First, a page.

The La’s, “Timeless Melody” single, released 3 September 1990. I didn’t hear this track on the radio until maybe a few more months in when their album dropped and WFNX picked it up, but I think it’s one of my favorite tracks from the record.
Queensryche, Empire, released 4 September 1990. I’d never been much of a metalhead or a prog fan (with a few exceptions) but I loved “Silent Lucidity”. It’s a lovely song that nails the ballad style that most metal bands could never quite hit.
The Rembrandts, The Rembrandts, released 4 September 1990. A few years before their ubiquitous Friends theme song, they slipped into the charts with “Just the Way It Is, Baby” and got some impressive play on Adult Alternative radio.
The Darling Buds, Crawdaddy, released 7 September 1990. The second album from this South Wales band expanded on their jangle-pop C86 sound and injected a bit of swirly Britpop to it, and it worked surprisingly well. This one’s probably my favorite of their three albums, as it’s full of fun and perky tracks.
Prefab Sprout, Jordan: The Comeback, released 7 September 1990. This band from northern England had always had a small but extremely loyal following of fans and critics. This particular album might not have been their biggest, but it was certainly their longest and most experimental.
George Michael, Listen Without Prejudice Vol 1, released 11 September 1990. A much-awaited follow up to Faith, it may not have been as hugely successful (or had nearly all its tracks as singles or radio hits for that matter) but it’s definitely his most personal and immersive. I’d always loved “Praying for Time” with its nod to George Harrison’s “Isn’t It a PIty”, but “Freedom ’90” was the huge hit that still gets played to this day.
Too Much Joy, Son of Sam I Am, released 12 September 1990. My friend Chris turned me onto this band of nerdy goofballs who leaned heavy on the dorky (and often clever) humor and the poppy punk. This album had actually been released on a minor label in 1988, but was rereleased to critical acclaim (even Robert Christgau liked it!) two years later. Singer Tim Quirk is quite active on Twitter, and the band released a new album just last year!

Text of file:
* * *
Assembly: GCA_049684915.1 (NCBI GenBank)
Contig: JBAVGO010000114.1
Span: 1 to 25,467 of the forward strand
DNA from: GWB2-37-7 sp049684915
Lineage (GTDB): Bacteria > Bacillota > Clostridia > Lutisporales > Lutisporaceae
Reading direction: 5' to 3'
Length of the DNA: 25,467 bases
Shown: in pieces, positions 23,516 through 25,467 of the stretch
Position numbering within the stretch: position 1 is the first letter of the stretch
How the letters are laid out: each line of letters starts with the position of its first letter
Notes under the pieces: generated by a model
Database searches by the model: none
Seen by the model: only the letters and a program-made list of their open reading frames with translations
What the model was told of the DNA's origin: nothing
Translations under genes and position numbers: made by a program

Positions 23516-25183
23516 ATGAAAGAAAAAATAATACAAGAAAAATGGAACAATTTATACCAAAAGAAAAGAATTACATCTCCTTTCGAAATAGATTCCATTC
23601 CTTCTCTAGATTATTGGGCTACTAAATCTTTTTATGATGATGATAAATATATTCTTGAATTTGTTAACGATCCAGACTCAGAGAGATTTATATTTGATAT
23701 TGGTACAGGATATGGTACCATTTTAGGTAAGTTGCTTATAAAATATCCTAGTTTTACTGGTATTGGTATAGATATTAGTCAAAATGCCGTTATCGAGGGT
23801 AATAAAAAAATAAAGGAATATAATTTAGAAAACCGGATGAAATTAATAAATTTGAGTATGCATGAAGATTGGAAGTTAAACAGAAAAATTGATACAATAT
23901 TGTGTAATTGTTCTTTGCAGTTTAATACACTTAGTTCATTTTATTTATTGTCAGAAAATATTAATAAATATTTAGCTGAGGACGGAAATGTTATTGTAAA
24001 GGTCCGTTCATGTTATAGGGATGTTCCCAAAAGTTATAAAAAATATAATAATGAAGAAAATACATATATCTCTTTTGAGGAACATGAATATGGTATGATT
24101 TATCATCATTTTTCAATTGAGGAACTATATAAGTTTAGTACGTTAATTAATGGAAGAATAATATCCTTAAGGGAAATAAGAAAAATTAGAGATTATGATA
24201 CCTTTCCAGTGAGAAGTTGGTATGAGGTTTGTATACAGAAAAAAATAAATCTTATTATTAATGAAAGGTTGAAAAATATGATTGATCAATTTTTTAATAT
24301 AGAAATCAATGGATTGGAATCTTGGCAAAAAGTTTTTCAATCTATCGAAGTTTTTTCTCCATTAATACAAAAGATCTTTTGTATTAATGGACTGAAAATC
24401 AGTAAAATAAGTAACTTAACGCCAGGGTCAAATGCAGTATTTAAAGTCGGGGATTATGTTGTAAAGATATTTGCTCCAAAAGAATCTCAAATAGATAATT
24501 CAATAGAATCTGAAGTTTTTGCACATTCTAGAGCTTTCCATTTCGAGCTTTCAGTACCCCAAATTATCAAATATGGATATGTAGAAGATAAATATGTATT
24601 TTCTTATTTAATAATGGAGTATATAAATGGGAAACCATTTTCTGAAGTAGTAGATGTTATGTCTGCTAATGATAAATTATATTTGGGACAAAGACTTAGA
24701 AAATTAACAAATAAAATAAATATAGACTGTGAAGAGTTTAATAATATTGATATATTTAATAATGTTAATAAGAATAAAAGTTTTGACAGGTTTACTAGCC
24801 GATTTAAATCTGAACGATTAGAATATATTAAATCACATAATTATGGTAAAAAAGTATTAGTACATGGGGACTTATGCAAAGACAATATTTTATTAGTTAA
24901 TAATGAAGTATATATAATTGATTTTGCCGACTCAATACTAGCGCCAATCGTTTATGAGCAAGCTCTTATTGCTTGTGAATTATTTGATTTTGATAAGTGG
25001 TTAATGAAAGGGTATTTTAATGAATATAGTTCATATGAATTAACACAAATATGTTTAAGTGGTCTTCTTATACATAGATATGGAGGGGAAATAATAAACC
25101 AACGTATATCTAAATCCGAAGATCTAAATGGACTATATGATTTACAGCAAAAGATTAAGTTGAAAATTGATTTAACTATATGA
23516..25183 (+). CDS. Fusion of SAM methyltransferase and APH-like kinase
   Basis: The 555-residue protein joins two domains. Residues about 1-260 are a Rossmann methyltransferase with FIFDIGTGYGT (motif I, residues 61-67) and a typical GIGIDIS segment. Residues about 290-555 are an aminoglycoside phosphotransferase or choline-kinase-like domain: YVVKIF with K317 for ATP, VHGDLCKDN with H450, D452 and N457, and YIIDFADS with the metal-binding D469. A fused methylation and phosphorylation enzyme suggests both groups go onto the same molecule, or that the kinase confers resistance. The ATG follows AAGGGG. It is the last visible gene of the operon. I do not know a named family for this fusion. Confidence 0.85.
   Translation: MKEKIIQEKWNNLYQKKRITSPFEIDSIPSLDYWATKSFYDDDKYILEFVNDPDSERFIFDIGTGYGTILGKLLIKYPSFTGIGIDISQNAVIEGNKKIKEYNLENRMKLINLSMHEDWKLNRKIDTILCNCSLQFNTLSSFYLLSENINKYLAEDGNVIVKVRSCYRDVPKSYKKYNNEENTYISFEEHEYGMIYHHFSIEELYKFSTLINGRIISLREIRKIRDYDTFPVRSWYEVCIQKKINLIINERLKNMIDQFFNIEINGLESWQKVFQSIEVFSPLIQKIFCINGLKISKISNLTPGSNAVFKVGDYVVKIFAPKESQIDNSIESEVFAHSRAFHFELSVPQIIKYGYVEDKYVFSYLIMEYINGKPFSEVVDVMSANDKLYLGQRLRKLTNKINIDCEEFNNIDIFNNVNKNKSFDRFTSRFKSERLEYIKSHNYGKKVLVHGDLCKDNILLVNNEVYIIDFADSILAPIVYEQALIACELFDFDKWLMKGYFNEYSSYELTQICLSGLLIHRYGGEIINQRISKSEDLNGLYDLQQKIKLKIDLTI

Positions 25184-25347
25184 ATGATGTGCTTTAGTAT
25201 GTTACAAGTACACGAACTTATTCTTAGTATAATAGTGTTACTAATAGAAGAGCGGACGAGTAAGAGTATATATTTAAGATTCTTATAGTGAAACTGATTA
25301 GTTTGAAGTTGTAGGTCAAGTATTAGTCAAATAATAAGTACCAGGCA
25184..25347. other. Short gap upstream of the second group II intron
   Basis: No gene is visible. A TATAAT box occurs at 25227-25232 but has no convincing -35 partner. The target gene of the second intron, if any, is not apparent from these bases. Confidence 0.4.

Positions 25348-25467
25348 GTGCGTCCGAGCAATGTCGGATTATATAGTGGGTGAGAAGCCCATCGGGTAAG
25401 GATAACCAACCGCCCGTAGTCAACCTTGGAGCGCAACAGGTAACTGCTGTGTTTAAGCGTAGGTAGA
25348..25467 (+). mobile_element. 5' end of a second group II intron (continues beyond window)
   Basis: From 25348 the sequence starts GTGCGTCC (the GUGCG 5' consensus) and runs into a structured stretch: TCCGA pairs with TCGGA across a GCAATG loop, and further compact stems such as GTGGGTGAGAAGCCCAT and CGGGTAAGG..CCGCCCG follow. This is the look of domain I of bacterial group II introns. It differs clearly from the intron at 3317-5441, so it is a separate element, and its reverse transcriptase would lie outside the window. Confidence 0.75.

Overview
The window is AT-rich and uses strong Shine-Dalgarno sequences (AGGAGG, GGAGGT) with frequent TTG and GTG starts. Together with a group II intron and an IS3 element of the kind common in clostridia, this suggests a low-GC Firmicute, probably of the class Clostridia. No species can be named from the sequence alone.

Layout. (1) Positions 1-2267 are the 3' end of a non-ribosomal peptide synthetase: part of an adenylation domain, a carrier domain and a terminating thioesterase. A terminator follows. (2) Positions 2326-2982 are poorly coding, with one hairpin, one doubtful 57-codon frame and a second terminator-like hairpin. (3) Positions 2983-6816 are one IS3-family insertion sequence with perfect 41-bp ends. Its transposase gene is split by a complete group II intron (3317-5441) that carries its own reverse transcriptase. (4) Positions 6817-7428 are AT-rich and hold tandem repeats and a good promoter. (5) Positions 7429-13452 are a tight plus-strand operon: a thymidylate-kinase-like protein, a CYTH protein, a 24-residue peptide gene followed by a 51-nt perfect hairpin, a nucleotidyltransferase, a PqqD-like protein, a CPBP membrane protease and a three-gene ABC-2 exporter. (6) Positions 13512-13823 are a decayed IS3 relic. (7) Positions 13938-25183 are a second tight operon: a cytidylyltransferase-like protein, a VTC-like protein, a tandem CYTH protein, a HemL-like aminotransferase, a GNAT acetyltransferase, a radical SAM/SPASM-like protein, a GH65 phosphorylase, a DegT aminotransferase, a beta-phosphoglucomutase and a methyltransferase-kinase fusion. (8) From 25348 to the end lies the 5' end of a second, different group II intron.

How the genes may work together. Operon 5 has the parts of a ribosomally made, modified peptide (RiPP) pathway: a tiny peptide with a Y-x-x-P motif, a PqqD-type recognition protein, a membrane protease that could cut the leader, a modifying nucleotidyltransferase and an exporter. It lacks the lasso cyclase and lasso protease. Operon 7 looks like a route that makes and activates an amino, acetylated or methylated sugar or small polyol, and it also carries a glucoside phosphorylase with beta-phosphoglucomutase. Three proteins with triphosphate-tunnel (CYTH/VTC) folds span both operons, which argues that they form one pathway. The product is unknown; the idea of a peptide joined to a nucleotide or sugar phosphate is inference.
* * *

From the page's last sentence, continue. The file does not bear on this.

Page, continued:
The Cure, “Never Enough” single, released 13 September 1990. Coming off of their long tour supporting 1989’s Disintegration, the band lay low for a bit, working on a few small projects (see below) and recording a few new songs — and remixing and/or rerecording several old ones — for an upcoming remix album.
An Emotional Fish, An Emotional Fish, released 14 September 1990. This Irish band had a minor US hit with the driving track “Celebrate”, a personal favorite and a bit of a theme song for myself to keep my moods lifted. I listened to this album quite a bit as it kept my spirits lifted when I really needed it at the time. Their discography might be small — just a few albums and singles — but they’re still around and still touring.
Redd Kross, Third Eye, released 14 September 1990. Jeff and Steve McDonald’s SoCal band had been around for years in one form or another, their sound always evolving (and their image staying a weird 60s-hippie-meets-80s-androgyny hybrid thing), but they’d always been a critical favorite. Third Eye was probably their most popular at the time, with the catchy “Annie’s Gone” getting significant airplay.